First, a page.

Bacterial cell wall biogenesis is mediated by SEDS and PBP polymerase families functioning semi-autonomously

Abstract

Multi-protein complexes organized by cytoskeletal proteins are essential for cell wall biogenesis in most bacteria. Current models of the wall assembly mechanism assume that class A penicillin-binding proteins (aPBPs), the targets of penicillin-like drugs, function as the primary cell wall polymerases within these machineries. Here, we use an in vivo cell wall polymerase assay in Escherichia coli combined with measurements of the localization dynamics of synthesis proteins to investigate this hypothesis. We find that aPBP activity is not necessary for glycan polymerization by the cell elongation machinery, as is commonly believed. Instead, our results indicate that cell wall synthesis is mediated by two distinct polymerase systems, shape, elongation, division, sporulation (SEDS)-family proteins working within the cytoskeletal machines and aPBP enzymes functioning outside these complexes. These findings thus necessitate a fundamental change in our conception of the cell wall assembly process in bacteria.

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Figure 1: The Rod system and an in vivo assay of peptidoglycan (PG) polymerase activity.
Figure 2: PG polymerization by the Rod complex does not require aPBP activity.
Figure 3: PBP2 and RodA display directed, circumferential motions similar to MreB.
Figure 4: aPBPs can function independently from the cytoskeletal machinery.

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Acknowledgements

The authors thank all members of the Bernhardt, Rudner and Garner laboratories for advice and discussions. The authors thank P. de Boer and C. Hale for the gift of the mreB::galK strain for constructing sandwich fusions and L. Lavis for his gift of JF dyes. This work was supported by the National Institutes of Health (R01AI083365 to T.G.B., AI099144 to T.G.B., CETR U19 AI109764 to T.G.B. and DP2AI117923 to E.C.G.). E.C.G. was also supported by a Smith Family Award and a Searle Scholar Fellowship. P.D.A.R. was supported in part by a pre-doctoral fellowship from CHIR. J.A.M. was supported by the Dana-Farber Strategic Research Initiative.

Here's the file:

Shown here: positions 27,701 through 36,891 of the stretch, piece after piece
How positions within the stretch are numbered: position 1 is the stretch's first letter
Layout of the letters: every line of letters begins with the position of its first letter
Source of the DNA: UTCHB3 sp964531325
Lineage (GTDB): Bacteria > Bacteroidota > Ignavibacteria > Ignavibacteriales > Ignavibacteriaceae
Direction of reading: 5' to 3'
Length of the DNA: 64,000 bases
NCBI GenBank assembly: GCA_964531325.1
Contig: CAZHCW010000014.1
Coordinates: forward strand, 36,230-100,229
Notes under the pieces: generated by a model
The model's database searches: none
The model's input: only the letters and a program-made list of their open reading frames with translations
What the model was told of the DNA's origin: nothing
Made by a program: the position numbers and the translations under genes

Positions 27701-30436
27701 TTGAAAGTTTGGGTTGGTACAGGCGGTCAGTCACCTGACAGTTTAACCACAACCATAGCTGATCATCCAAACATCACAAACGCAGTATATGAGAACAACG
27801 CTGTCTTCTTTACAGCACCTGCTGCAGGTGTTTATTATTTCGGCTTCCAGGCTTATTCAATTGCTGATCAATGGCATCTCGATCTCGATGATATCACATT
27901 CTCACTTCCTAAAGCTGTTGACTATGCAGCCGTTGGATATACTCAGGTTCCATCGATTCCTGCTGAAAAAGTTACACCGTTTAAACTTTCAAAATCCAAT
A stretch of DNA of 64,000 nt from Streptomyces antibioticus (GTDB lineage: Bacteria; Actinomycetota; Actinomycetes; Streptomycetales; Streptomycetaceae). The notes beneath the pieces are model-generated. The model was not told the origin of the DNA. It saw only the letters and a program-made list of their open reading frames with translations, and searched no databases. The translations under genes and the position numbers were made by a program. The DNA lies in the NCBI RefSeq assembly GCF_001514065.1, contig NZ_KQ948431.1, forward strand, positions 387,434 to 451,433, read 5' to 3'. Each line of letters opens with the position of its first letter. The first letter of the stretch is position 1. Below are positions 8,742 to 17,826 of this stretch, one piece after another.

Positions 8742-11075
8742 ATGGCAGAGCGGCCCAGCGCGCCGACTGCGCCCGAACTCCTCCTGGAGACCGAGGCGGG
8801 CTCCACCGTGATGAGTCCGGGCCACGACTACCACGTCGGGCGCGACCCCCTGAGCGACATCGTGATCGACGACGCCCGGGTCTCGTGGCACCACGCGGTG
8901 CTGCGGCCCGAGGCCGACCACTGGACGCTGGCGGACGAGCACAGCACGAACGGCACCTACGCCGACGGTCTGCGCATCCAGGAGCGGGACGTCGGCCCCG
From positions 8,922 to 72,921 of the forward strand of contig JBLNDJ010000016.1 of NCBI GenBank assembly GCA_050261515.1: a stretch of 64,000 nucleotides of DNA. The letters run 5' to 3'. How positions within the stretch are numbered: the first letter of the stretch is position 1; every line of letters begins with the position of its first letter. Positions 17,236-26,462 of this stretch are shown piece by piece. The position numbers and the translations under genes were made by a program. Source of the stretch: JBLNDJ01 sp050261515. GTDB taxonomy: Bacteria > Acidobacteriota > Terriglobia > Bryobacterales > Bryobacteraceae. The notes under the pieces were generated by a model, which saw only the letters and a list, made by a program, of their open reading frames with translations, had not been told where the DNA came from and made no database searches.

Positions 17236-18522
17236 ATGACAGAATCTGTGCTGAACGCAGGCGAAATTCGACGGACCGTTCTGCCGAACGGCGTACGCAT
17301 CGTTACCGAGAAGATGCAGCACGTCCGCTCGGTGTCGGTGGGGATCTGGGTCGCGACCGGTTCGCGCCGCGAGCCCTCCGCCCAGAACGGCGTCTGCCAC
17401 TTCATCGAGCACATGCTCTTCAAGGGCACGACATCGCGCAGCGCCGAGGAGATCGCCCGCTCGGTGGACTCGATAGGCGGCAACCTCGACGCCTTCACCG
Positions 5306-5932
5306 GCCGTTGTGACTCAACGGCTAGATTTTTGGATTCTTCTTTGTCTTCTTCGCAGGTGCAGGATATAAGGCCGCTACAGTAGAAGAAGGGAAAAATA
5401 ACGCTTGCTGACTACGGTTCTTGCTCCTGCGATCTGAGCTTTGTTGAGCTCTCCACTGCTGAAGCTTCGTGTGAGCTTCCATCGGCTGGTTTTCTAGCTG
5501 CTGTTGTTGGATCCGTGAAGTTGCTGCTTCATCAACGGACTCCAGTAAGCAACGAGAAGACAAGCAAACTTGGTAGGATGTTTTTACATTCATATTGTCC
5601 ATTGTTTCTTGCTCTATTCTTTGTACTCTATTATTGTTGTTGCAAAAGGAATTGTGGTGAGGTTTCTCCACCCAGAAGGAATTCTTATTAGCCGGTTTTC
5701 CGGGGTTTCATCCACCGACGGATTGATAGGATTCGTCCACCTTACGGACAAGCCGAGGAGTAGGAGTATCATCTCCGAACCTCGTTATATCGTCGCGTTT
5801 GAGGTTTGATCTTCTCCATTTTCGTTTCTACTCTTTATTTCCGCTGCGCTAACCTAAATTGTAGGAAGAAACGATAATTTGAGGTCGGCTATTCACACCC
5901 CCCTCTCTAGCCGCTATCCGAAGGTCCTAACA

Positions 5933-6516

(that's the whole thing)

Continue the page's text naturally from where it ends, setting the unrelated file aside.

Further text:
Author information

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Authors

Contributions

T.G.B., E.C.G., H.C., C.N.W., M.K., Z.B., P.D.A.R. and H.S. designed the experiments and wrote/edited the manuscript. H.C. performed the radiolabelling studies and constructed E. coli strains for physiological labelling and imaging studies. C.N.W. and M.K. performed imaging studies and analysis. Z.B. performed CDF analysis. H.C., H.S. and J.A.M. performed and analysed data from the liquid chromatography–mass spectrometry study of MSPBP1b modification. M.K. constructed B. subtilis strains. P.D.A.R. constructed and characterized the dominant-negative RodA variants and made E. coli PBP1a fusion strains for imaging.

Corresponding authors

Correspondence to Ethan C. Garner or Thomas G. Bernhardt.

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The authors declare no competing financial interests.

Supplementary information

Supplementary Information

Supplementary Figures 1–11, Original Gel Images,Legends for Supplementary Videos 1–10, Supplementary Tables 1–4, Supplementary Methods, Supplementary References (PDF 3916 kb)

Supplementary Video 1

Inhibition of MS 15 PBP1b does not affect MreB motion (MOV 843 kb)

Supplementary Video 2

RodA moves circumferentially around the cell axis in E. coli. (MOV 812 kb)

Supplementary Video 3

PBP2 moves circumferentially around the cell axis in E. coli. (MOV 1346 kb)

Supplementary Video 4

PBP2 exhibits both diffusive and directional motion (MOV 486 kb)

Supplementary Video 5

Induction of RodA(D262N) inhibits MreB motion (MOV 9245 kb)

Supplementary Video 6A

PBP1b exhibits fast diffusive motion in E. coli. (MOV 657 kb)

Supplementary Video 6B

PBP1b exhibits fast diffusive motion in E. coli (MOV 8634 kb)

Supplementary Video 7

PBP1a does not exhibit directional motion in E. coli (MOV 2976 kb)

Supplementary Video 8

B. subtilis mNeon-PBP1 does not exhibit MreB-like motion. (MOV 2018 kb)

Supplementary Video 9

B. subtilis mNeon-PBP1 is predominantly in the slower diffusive state at low induction levels (MOV 1174 kb)

Supplementary Video 10

The slower diffusive state of B. subtilis mNeon-PBP1 is saturable (MOV 1983 kb)

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Cho, H., Wivagg, C., Kapoor, M. et al. Bacterial cell wall biogenesis is mediated by SEDS and PBP polymerase families functioning semi-autonomously. Nat Microbiol 1, 16172 (2016). https://doi.org/10.1038/nmicrobiol.2016.172

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